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Morning Sun
  • Local eateries to be featured on television

  • Chicken Annie’s. Chicken Mary’s.

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  • Chicken Annie’s. Chicken Mary’s.
    Four words that are as synonymous with Crawford County as mining and high school football. For more than 60 years, the two restaurants “in the middle of nowhere” have provided some of the best fried chicken this side of the Mississippi.
    But which restaurant is better? It’s a question that is easy to ask, but almost impossible to answer. Next month, however, a national television program is going to try.
    For three days in mid-January, the Travel Channel will drop anchor in rural Crawford County to film footage for an upcoming program on the two icons of the southeast Kansas fried chicken world.
    “We got a call from them and they said they’d like to do a show on us,” said Donna Lipoglav, Chicken Annie’s co-owner. “I was pretty surprised and really excited. We’ve had a lot of things done about us, but nothing like this.”
    Few details are available about the show, including what it may be called and when it will air. Karen Zerngast, co-owner of Chicken Mary’s, said she’s heard that it may be a part of the channel’s Food Wars program, but that has not been confirmed.
    Production crews are expected to film at Chicken Annie’s on Friday, Jan. 15 and at Chicken Mary’s on Jan. 16. There is also talk that a “taste-off” competition will take place on that Sunday.
    Whatever ends up taking place that weekend, local officials said the exposure both establishments and southeast Kansas will receive through the program is “huge.”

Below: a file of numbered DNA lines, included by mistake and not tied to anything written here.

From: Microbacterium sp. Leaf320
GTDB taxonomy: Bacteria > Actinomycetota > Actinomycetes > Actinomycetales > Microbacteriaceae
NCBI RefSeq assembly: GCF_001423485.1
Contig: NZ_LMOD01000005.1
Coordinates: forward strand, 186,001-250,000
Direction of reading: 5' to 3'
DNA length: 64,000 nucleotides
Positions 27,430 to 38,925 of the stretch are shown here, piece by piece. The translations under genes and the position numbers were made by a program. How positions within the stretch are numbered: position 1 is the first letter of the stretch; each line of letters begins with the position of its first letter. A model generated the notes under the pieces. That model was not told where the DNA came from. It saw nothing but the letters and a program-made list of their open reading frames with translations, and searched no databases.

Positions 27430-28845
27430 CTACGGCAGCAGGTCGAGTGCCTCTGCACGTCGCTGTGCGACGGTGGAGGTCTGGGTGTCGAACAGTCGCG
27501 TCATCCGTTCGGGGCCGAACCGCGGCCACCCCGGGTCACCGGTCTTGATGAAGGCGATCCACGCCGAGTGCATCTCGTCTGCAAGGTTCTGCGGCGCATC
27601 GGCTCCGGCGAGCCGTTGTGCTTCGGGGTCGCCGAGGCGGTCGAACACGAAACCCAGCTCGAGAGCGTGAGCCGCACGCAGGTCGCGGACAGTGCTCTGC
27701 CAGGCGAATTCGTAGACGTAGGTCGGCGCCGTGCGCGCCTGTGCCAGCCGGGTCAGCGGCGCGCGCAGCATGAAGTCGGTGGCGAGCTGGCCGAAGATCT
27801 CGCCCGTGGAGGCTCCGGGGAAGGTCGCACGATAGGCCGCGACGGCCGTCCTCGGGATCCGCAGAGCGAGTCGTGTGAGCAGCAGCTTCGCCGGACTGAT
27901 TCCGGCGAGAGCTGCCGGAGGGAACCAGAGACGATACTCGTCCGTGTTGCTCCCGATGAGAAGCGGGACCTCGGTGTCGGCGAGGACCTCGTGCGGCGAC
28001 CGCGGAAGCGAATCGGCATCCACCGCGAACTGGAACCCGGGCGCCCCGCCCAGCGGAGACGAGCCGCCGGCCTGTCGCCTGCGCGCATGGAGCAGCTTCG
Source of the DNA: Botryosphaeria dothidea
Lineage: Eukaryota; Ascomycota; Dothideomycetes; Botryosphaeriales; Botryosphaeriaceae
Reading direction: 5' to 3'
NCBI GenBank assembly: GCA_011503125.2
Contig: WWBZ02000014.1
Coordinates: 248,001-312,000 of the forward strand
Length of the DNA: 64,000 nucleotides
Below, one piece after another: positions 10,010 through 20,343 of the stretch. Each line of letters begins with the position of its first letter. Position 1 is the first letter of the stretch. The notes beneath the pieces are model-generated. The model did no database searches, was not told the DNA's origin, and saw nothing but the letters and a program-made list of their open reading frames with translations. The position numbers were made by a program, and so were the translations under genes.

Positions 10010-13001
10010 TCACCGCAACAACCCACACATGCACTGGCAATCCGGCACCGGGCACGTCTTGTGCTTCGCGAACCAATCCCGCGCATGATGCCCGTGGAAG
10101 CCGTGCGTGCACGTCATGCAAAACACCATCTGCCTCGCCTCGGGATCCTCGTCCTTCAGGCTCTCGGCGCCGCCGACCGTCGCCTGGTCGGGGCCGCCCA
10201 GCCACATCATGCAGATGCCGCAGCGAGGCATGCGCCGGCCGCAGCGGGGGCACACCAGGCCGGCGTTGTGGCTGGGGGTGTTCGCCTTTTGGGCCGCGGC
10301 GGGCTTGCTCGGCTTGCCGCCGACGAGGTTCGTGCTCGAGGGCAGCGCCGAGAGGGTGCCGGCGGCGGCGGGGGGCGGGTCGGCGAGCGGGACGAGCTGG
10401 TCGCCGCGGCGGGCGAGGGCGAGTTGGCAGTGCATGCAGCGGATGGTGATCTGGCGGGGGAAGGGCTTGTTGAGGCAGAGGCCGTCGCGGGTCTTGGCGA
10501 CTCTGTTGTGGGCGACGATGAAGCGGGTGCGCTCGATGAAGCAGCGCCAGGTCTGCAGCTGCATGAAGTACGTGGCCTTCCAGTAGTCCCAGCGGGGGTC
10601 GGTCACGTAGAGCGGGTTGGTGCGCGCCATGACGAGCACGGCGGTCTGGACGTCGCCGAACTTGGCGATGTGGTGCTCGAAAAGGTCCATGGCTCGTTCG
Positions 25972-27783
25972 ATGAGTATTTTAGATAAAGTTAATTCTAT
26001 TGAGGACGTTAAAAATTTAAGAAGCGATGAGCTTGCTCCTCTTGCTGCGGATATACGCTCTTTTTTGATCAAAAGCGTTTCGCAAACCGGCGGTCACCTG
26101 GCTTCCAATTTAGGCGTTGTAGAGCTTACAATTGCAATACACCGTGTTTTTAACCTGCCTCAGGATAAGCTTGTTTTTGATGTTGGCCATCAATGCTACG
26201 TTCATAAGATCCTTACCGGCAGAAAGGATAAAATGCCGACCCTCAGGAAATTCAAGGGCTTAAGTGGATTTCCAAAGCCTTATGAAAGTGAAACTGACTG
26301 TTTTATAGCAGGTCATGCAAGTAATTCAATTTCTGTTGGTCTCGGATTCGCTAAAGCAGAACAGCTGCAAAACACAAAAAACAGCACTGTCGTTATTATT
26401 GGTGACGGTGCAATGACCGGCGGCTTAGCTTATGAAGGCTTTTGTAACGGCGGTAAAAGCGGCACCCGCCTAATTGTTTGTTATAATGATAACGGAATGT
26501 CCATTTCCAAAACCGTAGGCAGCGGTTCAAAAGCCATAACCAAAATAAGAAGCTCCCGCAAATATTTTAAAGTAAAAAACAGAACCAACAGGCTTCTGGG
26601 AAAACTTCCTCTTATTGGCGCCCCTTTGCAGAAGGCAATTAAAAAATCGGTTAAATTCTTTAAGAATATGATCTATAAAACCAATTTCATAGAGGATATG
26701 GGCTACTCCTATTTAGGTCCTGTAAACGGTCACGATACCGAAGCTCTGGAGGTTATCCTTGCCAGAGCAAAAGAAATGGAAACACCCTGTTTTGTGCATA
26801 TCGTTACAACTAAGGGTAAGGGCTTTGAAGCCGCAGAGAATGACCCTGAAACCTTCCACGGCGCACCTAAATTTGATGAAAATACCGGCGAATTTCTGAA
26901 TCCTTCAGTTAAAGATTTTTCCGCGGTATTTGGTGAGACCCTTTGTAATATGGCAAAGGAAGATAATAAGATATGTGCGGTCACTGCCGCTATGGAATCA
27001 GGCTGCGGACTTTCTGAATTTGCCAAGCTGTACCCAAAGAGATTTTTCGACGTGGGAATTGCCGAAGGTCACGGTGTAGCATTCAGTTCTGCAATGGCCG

“It’s quite the honor,” said Craig Hull, Crawford County Convention and Visitor's Bureau director. “To have a cable network reach out to identify one of our unique attractions is huge. I say ‘attractions’ because yes, they are restaurants, but they both attract a lot of visitors in. This cable network will give them the opportunity to expose that to a wide audience of folks.
    “This is nothing but positive for the chicken capital of Kansas,” he said.
    Zerngast said that the restaurants’ histories and proximity to one another have created a natural competition between the two, but she said “rivalry” is too strong a word to describe the relationship.
    “I think initially, after we both opened up, there was a little more of that than there is today,” she said. “Competition is competition. We’re all trying to make a living. But as far as a rivalry goes, heavens no, there is none of that.”
    Both Lipoglav and Zerngast acknowledge that their restaurants are immensely popular in this part of the country, but remain humble about their success. When asked why a national television program would elect to feature their two establishments, neither could come up with a concrete answer.
    Page 2 of 2 - “I really don’t know, to be honest,” Lipoglav said. “I guess part of it is that we’ve been here for 75 years and we’ve tried our best to keep it the same. We are just fortunate that what my grandmother (Annie Pichler) started is still popular.”
    Zerngast said Chicken Mary’s has remained popular since its opening in 1942 because of its “consistent quality and service.”
    “We feel like we serve a really good product and do it at a reasonable price,” she said. “We are a family-oriented restaurant, and I think a lot of people appreciate that.”
    Earlier this year, the county’s six fried chicken restaurants — Chicken Annie's, Pichler's Chicken Annie's, Girard Chicken Annie's, Chicken Mary's, Barto's Idle Hour Chicken, and Gebhardt's Chicken and Dinners — were all voted in as a single entry for the Eight Wonders of Kansas Cuisine.  Zerngast said that designation may have helped spur attention from the Travel Channel.
    Both owners acknowledge the many similarities between the two restaurants, while also adding that there is enough of a difference to split the area between Team Annie’s and Team Mary’s.
    “I think a lot of that is generational,” Zerngast said. “We have a lot of people who’ll come in and say that their families have been coming here for years.”
    Lipoglav said that what may surprise some people is that the two restaurants often share customers.
    “I think there are a lot of people who enjoy both,” she said. “There are a lot of families who have folks who like Annie’s and those who like Mary’s and so they’ll take turns eating both.”
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